LONDON (Reuters) - Uber [UBER.UL] said on Tuesday its British drivers will have to take a six-hour break after they have accepted and made trips with passengers totaling 10 hours as the taxi app responds to criticism over excessive working hours.
Uber said last month nearly a third of its 50,000 drivers in Britain are logged into the app for more than 40 hours a week, whilst just under 8 percent are online for more than 60 hours.
It has been attacked by trade unions and lawmakers who say that some of its drivers are working too long, one of many criticisms it has faced about its business model as it battles to keep operating in London after being stripped of its license.
On Tuesday, the Silicon Valley firm said from next week drivers will have to take a continuous six-hour break after the time spent on trips with passengers and on their way to picking someone up reaches 10 hours.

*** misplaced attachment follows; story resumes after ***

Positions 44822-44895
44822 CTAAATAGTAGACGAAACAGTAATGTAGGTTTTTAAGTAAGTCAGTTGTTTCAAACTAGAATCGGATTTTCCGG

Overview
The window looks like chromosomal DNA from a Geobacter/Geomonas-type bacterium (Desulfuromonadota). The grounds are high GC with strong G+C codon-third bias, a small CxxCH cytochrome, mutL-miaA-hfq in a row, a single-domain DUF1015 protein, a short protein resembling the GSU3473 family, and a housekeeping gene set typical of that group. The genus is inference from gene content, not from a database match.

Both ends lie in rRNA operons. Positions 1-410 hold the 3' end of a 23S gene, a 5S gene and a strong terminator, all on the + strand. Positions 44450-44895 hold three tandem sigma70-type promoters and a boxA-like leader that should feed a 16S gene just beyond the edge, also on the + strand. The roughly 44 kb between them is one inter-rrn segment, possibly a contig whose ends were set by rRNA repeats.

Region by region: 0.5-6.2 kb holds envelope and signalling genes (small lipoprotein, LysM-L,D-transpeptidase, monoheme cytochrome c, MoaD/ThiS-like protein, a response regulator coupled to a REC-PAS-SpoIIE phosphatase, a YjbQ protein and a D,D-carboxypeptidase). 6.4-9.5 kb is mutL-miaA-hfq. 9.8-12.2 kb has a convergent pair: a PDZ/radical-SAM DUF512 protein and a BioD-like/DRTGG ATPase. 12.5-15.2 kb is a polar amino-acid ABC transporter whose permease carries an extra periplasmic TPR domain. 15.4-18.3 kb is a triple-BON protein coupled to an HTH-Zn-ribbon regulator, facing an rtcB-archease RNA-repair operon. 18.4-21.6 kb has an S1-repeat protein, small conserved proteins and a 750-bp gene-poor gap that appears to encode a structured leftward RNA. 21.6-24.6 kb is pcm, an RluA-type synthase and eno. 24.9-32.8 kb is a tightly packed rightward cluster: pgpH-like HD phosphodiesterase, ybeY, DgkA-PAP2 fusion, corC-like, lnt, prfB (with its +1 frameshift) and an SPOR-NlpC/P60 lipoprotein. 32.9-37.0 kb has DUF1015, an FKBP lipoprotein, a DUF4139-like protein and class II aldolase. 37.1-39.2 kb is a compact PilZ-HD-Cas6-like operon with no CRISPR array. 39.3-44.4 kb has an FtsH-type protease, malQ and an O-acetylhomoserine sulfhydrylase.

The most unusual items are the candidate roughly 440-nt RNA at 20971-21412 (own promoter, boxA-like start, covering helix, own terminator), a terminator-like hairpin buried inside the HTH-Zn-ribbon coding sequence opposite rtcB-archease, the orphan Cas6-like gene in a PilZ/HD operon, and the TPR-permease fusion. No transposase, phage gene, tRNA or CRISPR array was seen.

“While drivers only spend an average of 30 hours a week logged into our app, we want to do our part to ensure they don’t drive tired,” said Uber’s UK Head of Policy Andrew Byrne.
“That’s why we’ve been sending drivers regular reminders to take rest breaks and why we’re now bringing in these new limits,” he added.
He said the app planned to make other changes to the way it operates in the next few months.
Reporting by Costas Pitas; editing by Stephen Addison